Author(s): Summers JJ, Kagerer FA, Garry MI, Hiraga CY, Loftus A,
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Abstract The use of activity-dependent interventions has shown some success in promoting recovery of upper limb function in chronic stroke patients. This study compared the neurophysiological and behavioural changes associated with two such rehabilitation protocols: unilateral and bilateral movement training. Twelve chronic stroke patients were randomly assigned to the two training protocols involving six daily practice sessions. Each session consisted of 50 trials of a dowel placement task performed either with both impaired and unimpaired arm moving synchronously (bilateral training group) or with only the impaired arm moving (unilateral training). Kinematic measurements of upper limb movements were made in four unilateral test trials performed prior to and following each practice session. Functional assessments of the impaired upper limb and neurophysiological assessments, using transcranial magnetic stimulation (TMS), of the affected and non-affected cortical hemispheres were made prior to and following the intervention sessions. Individuals receiving bilateral training showed a reduction in movement time of the impaired limb and increased upper limb functional ability compared to individuals receiving unilateral training. In some patients changes to upper limb function were associated with changes to the cortical representation of a target muscle in the non-affected hemisphere. Overall, these findings suggest that a short-term bilateral training intervention may be effective in facilitating upper limb motor function in chronic stroke patients.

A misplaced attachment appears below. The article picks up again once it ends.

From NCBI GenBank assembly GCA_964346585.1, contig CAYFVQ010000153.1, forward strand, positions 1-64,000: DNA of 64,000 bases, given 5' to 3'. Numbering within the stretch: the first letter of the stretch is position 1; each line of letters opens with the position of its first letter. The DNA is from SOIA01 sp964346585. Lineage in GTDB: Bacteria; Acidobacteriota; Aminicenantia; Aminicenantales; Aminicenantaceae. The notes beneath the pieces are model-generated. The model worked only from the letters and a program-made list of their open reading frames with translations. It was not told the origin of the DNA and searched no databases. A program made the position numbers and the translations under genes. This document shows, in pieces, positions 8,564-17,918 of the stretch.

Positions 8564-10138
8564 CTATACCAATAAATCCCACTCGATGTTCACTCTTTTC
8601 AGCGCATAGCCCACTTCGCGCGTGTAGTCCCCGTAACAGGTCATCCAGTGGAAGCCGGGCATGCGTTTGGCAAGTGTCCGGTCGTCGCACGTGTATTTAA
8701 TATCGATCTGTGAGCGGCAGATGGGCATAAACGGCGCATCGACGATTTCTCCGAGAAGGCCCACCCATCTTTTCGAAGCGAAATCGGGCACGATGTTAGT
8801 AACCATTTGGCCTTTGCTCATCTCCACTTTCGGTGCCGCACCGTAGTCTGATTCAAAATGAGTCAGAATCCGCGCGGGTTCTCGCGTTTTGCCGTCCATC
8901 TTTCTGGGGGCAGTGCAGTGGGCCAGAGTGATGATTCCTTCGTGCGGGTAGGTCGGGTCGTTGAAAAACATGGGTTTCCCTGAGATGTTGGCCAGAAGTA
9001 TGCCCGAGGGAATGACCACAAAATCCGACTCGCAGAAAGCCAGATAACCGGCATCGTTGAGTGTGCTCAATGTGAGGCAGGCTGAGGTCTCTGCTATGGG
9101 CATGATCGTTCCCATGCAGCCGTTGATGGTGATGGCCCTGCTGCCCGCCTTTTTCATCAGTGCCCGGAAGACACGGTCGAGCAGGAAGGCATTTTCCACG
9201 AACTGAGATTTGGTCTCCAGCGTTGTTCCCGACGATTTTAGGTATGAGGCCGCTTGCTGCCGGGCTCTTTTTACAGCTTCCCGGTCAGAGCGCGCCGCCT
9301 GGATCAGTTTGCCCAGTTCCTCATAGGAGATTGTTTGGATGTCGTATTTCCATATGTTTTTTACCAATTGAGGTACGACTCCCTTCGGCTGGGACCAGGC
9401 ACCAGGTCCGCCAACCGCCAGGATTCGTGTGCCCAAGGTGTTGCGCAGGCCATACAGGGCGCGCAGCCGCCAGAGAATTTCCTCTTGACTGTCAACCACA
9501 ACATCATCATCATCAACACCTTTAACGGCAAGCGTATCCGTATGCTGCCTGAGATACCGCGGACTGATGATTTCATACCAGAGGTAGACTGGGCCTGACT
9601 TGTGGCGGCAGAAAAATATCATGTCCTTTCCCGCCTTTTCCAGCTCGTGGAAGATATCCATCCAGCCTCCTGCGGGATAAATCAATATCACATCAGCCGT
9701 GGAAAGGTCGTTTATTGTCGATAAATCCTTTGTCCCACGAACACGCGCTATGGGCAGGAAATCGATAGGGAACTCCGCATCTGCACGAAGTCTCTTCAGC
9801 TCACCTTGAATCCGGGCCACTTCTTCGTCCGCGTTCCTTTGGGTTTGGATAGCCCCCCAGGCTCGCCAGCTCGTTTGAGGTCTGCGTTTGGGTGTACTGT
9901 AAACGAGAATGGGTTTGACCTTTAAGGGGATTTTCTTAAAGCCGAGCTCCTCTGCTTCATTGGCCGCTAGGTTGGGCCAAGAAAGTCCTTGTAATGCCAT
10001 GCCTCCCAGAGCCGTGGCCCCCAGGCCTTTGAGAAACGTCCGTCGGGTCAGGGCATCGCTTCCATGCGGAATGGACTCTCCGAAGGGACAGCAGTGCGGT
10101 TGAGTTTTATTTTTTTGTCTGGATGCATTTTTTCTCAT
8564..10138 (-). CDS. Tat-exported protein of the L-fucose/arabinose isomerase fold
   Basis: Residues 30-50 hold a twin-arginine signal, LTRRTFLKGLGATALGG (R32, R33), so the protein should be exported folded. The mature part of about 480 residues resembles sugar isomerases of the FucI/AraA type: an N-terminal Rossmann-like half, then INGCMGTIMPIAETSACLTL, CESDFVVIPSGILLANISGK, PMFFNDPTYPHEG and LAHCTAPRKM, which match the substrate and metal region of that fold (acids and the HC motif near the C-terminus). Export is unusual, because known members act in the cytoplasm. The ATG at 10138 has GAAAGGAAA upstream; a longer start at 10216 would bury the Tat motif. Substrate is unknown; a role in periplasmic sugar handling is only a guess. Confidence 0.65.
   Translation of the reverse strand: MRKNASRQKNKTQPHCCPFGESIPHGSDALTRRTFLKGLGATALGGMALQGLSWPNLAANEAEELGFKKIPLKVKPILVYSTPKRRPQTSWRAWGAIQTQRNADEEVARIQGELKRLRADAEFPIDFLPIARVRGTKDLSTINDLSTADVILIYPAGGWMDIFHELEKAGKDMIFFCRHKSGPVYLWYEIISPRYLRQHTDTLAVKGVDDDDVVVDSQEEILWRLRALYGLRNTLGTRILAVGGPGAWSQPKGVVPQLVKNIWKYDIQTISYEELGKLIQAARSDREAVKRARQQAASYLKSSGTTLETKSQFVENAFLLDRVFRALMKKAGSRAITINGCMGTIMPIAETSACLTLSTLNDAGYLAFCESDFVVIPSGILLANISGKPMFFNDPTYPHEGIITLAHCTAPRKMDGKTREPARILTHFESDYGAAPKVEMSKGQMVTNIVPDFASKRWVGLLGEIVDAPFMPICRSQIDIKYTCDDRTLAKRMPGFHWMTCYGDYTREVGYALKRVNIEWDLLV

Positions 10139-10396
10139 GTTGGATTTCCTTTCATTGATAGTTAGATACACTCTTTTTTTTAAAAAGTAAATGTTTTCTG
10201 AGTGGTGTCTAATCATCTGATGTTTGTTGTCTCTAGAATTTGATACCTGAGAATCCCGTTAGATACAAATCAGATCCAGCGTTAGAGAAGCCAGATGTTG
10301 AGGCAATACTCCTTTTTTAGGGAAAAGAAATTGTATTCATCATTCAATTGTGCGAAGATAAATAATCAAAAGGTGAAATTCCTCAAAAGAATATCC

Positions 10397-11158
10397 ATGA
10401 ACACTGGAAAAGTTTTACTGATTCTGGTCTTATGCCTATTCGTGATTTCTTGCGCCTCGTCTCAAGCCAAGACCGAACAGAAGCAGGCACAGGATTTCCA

This article was published in J Neurol Sci
and referenced in Journal of Bioengineering & Biomedical Science